Should we be worried about machine superintelligence?

I&nbsp;wasn&rsquo;t planning on writing <a href="">another piece</a> on artificial intelligence (AI), but it seemed almost wrong to cover the topic without talking about singularity and it&rsquo;s potential existential threat to humanity. Normally this sort of discussion is confined to the imaginative realm of science fiction, but a string of public comments warning about the dangers that AI could pose have brought the subject into the media spotlight.

Last October, while conducting an interview at MIT, SpaceX and Tesla founder Elon Musk stated that our biggest existential threat is AI and compared it to &ldquo;releasing the demon.&rdquo; Then, midway through the following month, Musk&rsquo;s comments were corroborated by an email he sent to publisher John Brockman that, while intended to be private, ended up in the conversation feed about the threats of AI. He stated:

&ldquo;The pace of progress in AI (I&rsquo;m not referring to &ldquo;narrow&rdquo; AI) is incredibly fast. Unless you have direct exposure to groups like Deepmind, you have no idea how fast &mdash; it is growing at a pace close to exponential. The risk of something seriously dangerous happening is in the five-year time frame. 10 years at most.&rdquo;&nbsp;

He went on to note that he is involved in the industry and not crying wolf.

Musk is referring to general AI, or AI that is built to learn and do anything. This is opposed to &ldquo;narrow&rdquo; AI which includes everything I discussed in last week&rsquo;s article &mdash; software that is designed to solve a specific problem or specific set of problems. General AI is a step removed from general autonomous AI &mdash; the type of sentience that designed the Matrix, tried to kill John Connor, and caused Theodore Twombly to fall in love with an operating system.

Musk&rsquo;s comments brought the problem of super intelligent computers into the spotlight and sparked a frenzy of media coverage. Since his remarks, Stephen Hawking and Bill Gates have both stated that they are worried about the problem. Hawking told the <em>BBC</em> in December that &ldquo;The development of full artificial intelligence could spell the end of the human race,&rdquo; and on Jan. 28, during his Reddit Ask Me Anything, Gates wrote that he was &ldquo;in the camp that is concerned about super intelligence&rdquo; and that he &ldquo;agree[s] with Elon Musk and some others on this and doesn&rsquo;t understand why some people are not concerned.&rdquo;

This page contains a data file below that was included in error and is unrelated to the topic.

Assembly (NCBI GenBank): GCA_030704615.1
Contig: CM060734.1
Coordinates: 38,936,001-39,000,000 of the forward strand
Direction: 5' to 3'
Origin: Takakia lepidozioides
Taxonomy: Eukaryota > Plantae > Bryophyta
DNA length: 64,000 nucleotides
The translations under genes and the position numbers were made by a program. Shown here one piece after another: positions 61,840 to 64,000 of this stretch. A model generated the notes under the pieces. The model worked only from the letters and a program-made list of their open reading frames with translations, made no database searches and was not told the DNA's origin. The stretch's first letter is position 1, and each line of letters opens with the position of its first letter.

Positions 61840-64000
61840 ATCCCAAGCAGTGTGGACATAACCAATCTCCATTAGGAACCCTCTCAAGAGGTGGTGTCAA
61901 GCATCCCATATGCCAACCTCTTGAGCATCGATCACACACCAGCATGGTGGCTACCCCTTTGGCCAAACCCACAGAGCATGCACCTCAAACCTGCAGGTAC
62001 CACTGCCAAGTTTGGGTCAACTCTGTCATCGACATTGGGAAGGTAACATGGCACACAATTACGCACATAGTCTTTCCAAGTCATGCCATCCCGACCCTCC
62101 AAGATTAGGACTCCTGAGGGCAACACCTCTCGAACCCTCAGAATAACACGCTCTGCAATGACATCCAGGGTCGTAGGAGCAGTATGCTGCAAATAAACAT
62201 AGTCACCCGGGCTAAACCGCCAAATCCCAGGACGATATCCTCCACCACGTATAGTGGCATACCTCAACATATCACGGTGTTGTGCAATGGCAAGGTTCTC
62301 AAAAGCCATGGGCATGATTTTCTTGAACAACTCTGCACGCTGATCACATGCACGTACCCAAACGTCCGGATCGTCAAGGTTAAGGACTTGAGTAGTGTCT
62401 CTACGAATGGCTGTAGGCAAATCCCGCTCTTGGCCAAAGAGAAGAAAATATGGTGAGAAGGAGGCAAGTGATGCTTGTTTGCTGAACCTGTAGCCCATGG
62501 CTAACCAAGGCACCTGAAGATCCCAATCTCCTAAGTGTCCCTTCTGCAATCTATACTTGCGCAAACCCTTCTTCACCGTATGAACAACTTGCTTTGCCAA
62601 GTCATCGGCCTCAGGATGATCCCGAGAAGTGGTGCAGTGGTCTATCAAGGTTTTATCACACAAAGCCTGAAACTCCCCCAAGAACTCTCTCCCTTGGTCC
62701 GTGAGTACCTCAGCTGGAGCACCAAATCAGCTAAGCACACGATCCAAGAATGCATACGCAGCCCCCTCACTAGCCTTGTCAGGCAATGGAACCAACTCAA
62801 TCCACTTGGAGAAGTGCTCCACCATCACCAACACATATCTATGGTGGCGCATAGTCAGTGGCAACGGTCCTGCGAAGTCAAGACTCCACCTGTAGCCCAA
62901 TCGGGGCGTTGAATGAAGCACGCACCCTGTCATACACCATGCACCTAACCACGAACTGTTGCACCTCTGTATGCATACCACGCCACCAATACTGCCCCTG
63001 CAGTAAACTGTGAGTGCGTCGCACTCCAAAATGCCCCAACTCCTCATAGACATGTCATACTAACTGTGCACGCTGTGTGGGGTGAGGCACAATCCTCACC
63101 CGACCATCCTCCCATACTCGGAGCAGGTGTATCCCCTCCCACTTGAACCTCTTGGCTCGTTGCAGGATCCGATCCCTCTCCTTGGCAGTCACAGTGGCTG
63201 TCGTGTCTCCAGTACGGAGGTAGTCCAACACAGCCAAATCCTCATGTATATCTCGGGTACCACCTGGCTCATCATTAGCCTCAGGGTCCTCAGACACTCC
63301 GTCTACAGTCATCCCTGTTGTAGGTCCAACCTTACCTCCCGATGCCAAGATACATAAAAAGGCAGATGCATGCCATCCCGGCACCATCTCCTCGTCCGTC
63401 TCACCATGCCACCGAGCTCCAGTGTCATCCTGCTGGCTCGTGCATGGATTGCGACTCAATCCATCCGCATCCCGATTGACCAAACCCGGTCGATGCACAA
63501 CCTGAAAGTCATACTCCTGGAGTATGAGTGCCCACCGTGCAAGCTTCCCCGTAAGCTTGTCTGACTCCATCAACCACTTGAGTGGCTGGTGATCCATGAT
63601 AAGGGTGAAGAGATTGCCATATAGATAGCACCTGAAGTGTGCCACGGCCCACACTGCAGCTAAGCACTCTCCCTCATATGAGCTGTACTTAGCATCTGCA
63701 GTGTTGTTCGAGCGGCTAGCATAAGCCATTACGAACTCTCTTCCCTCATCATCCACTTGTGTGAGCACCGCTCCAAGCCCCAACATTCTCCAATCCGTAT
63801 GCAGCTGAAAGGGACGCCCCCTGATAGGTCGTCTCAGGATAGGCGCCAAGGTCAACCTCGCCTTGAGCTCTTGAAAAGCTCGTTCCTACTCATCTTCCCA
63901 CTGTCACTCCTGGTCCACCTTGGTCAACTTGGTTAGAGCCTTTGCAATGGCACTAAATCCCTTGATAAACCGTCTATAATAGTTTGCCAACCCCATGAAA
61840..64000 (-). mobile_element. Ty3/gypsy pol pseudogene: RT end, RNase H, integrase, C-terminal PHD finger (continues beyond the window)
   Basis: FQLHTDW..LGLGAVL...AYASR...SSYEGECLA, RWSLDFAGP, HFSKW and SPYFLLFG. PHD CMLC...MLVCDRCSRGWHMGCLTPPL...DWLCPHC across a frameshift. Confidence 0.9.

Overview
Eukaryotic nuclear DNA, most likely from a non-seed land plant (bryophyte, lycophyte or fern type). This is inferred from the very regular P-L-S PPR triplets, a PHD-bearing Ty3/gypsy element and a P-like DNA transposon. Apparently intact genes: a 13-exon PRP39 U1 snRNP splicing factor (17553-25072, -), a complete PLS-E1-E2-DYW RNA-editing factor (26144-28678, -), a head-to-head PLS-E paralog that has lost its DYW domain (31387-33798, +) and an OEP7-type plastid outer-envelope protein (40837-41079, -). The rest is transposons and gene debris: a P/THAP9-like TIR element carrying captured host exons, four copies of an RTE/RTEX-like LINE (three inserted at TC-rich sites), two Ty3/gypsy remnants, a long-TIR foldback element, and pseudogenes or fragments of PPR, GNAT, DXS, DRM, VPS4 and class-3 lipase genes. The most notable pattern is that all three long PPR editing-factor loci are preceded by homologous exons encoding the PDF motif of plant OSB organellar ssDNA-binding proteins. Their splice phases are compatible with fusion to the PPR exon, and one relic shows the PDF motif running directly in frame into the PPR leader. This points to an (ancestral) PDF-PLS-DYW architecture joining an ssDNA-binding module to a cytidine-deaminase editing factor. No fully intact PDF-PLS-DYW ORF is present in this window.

Gates, Hawking, and Musk are all luminaries in their fields and have achieved seemingly impossible goals. It is no wonder, then, that when they are in agreement (ignoring some details) about the existential threat of superintelligent computers, people take them seriously.&nbsp;

None of them, however, are AI experts.&nbsp;

In both industry and academia, experts are not nearly as worried. Take Vicarious co-founder D. Scott Phoenix, who asserts that not only are we still in the earliest stages of developing AI, but sentience isn&rsquo;t something that would just happen &mdash; there would be a long iterative process before we even got close. Yoshua Bengio, head of the Machine Learning Lab at the University of Montreal, added that: &ldquo;We would be baffled if we could build machines that would have the intelligence of a mouse in the near future, but we are far even from that.&rdquo;

Realizing that UW is home to a number of AI experts, <em>Imprint</em> asked Prof. Shai Ben-David, whose research focus is statistical and computational machine learning, about the existential threat of AI. He immediately dismissed the idea, attributing the recent comments to sensationalism for the sake of media attention, adding that &ldquo;[Experts] can make very strong and grounded claims why it will never happen.&rdquo; These are based on the idea that intelligence, as it exists in any living creature, is a result of a long sequence of biological evolution. It would require an unfeasibly colossal amount of time to process the information necessary to replicate human intelligence (assuming the use of a conceivable computing device).

He went on to explain that the types of &ldquo;narrow&rdquo; AI being developed now may be very good at a few well-defined tasks, but such progress is not related to the development of autonomous general AI &mdash; they are different problems.

Despite disparate views on singularity, Musk&rsquo;s assertion, which is supported by a number of researchers, that AI should be more tightly regulated is widely supported. In its many current forms, AI is an extremely powerful tool and, ignoring issues of sentience, failing to regulate its use could lead to dangerous applications.

It is impossible to predict the future, but it is safe to say that the ubiquity of AI systems will continue to rise in the coming decades. Despite this, reacting hysterically to claims from Musk, Gates, and Hawking seems premature. Human ingenuity is a powerful force and one it seems likely that we will retain over our intelligent mechanized counterparts.